As a sixteen year old on the night of the Sharon Tate killings, the effect was little more than a footnote in my brain’s card catalog. I had viewed all of her films (yes, I got into the theater to see “Valley of the Dolls” which I did not like). At the time, late 60’s, I wondered why anyone like Charles Manson and family would want butcher people and hang Tate after stabbing her, a woman with child. That imagined visual kept me in a surprising intangible thought, something that I was not proud of and a dark place I did not want to go. And the family that was killed the night before, and Tate’s friends in the Polanski home that met their end on that August night, had a lasting impression of evil on me for my time on this earth.
The Hollywood scene was not of experiences for me, just what I could imagine about the place from many movies I had already viewed about that Southern California venue. I continue, to this day, have substantial contemplation in regard to the panorama of “Hollywood” that is in my psyche, even if it was not of a true in-person experience. It is out a surreal one of viewing movies set on Sunset and Vine, having wet dreams of various fabulous looking women that were hot as hell, and the nuances of those that inhibited the wild debauchery of Los Angeles. To this day, I rush to most movies that are set in SoCal, and my imagination continues to work overtime when I see such films as La La Land, LA Confidential or from the far past, the great The Stunt Man.
“Once Upon A Time in Hollywood” is a film to ponder, to discuss, to contemplate. Some do not like what this director, Quentin Tarantino, did in his movie. QT did not tell the true gospel here and sure as hell was not politically correct in his take. Do not like smoking in films? Tarantino will shout to you, tough shit. Do not like his take on the movie legend/martial arts great Bruce Lee? Again, you also can just go. Do not like the movie’s ending? Make your own motion picture. Everybody seems to have an agenda and QT has one, his, which is reflected in his films. His agenda tell PC to go to hell. He makes films the way he wants as this medium is of the director, not the viewer. Political correctness is foreign to Quentin Tarantino. This is what I like about his films. Do not get me wrong, I hate this man’s political views. I think he is a dumbass with regard to politics. But as a film maker, he is the real deal. HIs movies challenge you, and you do not feel disrespected as a viewer. His films are not boring. The worst thing about a film, good or bad, is indifference and being boring. QT does not make crappers. You might not especially like all of them and especially what he puts in them, but that is ok. You will have an opinion, good or bad. Do not like his movies? QT would say, that is just fine.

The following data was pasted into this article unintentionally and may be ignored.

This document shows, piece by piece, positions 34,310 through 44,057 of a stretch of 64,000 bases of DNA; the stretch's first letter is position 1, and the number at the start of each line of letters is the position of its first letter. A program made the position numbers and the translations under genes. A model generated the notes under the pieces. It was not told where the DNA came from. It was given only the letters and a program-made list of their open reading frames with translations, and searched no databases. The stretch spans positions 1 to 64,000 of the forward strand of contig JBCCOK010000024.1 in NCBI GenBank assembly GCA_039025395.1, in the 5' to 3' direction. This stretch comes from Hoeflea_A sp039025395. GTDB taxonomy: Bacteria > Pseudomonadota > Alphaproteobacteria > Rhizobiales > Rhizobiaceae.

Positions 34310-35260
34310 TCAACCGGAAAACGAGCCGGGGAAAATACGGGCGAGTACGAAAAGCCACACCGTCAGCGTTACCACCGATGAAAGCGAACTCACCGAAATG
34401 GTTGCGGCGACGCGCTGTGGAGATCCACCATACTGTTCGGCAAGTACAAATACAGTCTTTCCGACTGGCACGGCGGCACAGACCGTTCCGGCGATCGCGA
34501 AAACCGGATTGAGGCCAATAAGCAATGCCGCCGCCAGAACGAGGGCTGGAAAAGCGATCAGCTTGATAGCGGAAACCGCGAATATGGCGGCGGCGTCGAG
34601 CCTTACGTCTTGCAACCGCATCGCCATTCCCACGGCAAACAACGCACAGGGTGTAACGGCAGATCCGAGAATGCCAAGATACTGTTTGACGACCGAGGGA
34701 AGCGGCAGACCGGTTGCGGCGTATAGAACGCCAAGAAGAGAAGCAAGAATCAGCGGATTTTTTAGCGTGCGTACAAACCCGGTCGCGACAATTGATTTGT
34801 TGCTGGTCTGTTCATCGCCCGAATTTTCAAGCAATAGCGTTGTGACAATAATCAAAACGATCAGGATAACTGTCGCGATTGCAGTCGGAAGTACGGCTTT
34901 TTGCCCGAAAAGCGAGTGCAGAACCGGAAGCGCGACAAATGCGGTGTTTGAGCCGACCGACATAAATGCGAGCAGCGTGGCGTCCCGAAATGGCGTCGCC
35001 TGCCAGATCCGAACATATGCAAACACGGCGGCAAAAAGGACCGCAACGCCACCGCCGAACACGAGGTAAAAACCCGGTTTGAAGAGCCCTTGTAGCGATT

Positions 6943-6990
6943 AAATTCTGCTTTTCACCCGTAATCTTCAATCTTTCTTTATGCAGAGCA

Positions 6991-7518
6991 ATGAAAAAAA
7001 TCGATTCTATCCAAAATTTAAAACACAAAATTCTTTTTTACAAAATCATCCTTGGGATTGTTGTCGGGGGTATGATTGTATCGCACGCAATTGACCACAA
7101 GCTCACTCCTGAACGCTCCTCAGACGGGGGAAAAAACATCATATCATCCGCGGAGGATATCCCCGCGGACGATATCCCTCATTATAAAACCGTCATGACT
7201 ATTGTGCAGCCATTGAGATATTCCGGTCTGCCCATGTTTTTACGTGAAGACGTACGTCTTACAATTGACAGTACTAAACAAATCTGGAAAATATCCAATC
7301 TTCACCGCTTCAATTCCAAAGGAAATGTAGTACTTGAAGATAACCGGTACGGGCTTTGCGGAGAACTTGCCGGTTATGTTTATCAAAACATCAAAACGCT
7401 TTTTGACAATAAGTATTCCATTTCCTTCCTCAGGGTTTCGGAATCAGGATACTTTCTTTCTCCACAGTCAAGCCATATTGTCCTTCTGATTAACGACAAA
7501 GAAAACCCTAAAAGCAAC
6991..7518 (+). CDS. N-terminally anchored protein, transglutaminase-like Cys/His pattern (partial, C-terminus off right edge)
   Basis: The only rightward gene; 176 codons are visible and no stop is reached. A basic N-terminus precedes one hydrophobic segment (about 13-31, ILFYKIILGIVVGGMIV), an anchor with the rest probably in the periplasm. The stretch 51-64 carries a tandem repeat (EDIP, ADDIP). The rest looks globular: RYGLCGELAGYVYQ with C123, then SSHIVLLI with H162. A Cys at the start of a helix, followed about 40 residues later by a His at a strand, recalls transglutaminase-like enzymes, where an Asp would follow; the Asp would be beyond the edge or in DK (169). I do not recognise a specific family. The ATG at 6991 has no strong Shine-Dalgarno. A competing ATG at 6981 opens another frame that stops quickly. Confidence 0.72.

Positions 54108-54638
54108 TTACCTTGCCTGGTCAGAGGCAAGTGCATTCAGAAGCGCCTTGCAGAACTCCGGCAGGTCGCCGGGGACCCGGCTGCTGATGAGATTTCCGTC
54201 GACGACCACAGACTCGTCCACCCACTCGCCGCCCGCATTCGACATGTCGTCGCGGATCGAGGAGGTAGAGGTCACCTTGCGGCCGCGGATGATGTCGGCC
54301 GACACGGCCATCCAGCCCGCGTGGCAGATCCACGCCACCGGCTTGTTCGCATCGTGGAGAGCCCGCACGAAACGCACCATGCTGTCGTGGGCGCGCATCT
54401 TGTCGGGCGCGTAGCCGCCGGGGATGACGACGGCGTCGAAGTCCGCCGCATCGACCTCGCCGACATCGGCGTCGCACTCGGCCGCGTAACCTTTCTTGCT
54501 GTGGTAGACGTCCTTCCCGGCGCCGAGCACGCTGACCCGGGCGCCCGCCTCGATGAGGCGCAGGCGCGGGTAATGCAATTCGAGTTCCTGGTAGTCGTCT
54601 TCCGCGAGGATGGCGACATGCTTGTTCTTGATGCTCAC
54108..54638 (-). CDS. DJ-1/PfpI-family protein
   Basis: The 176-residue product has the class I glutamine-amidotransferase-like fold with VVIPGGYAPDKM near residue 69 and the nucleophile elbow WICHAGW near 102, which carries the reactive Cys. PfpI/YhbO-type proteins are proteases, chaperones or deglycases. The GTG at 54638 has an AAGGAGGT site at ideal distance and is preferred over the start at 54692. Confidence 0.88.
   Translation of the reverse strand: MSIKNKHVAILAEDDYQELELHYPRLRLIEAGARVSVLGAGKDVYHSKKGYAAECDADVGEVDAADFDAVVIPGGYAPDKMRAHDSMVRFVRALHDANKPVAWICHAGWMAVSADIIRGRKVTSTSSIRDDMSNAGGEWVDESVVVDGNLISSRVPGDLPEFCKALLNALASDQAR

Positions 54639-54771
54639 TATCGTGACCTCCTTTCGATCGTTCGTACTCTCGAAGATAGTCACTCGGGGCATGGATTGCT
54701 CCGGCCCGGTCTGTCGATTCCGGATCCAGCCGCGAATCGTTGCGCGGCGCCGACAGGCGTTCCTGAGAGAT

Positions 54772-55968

This 2019 summer entry is a fantasy as directed, edited, and produced by QT It does not represent the truth nor the facts of real life. It is a fairy tale of a real place at a real time. With that in mind, I am not of Hollywood. I can only perceive what my brain allows me to visualize. Dreaming of carnal experiences of Hollywood (literal dreaming as I sleep), of doing the hippity dippity with Marilyn Monroe as a fourteen year old, is all a vision quest, not of reality. Like what Quentin Tarantino did in this flick and has done in previous movies he has fashioned, with regard not only to sex, but of violence and the human condition. Reality? Yes, no, and sometimes.
In “Once Upon…” we have some melancholy infused in “what if these nice people” would have lived out a life. That is something that I took away from my experience from the final scene on the driveway of Polanski’s home. Yet this movie is more than a just a setup of a murder of some famous people. It is how this place in LA influences its inhabitants. How their emotions control them. The good and the not so good.
You see the characters, Rick Dalton (Leonardo DiCaprio), Cliff Booth (Brad Pitt), and Margot Robbie (Sharon Tate) among others develop in full fleshed humans. Do not overlook these three characters.